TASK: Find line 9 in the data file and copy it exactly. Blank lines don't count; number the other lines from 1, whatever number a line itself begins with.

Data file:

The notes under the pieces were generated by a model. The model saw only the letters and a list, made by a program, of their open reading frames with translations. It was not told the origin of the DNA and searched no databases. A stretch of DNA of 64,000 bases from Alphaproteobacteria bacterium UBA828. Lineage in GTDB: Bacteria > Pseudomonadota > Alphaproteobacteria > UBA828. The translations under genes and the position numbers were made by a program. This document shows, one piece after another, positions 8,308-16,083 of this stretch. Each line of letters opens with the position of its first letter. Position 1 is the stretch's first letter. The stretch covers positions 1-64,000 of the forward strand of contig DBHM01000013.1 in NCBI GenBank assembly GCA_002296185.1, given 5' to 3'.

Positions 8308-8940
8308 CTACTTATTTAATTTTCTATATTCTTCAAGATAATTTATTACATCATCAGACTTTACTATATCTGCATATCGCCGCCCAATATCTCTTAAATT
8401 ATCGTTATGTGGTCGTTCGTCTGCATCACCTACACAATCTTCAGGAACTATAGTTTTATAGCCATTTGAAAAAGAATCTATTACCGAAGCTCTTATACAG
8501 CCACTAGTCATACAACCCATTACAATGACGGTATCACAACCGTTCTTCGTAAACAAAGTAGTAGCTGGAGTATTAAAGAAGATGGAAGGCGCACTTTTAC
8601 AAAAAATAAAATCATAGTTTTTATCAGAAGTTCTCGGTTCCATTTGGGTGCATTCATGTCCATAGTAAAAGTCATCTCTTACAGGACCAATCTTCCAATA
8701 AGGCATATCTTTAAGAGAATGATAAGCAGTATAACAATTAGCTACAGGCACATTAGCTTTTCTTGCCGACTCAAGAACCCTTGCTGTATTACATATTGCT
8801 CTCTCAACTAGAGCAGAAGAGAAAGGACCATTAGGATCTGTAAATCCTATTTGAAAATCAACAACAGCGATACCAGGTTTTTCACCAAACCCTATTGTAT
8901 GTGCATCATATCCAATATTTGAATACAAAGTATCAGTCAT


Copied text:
8901 GTGCATCATATCCAATATTTGAATACAAAGTATCAGTCAT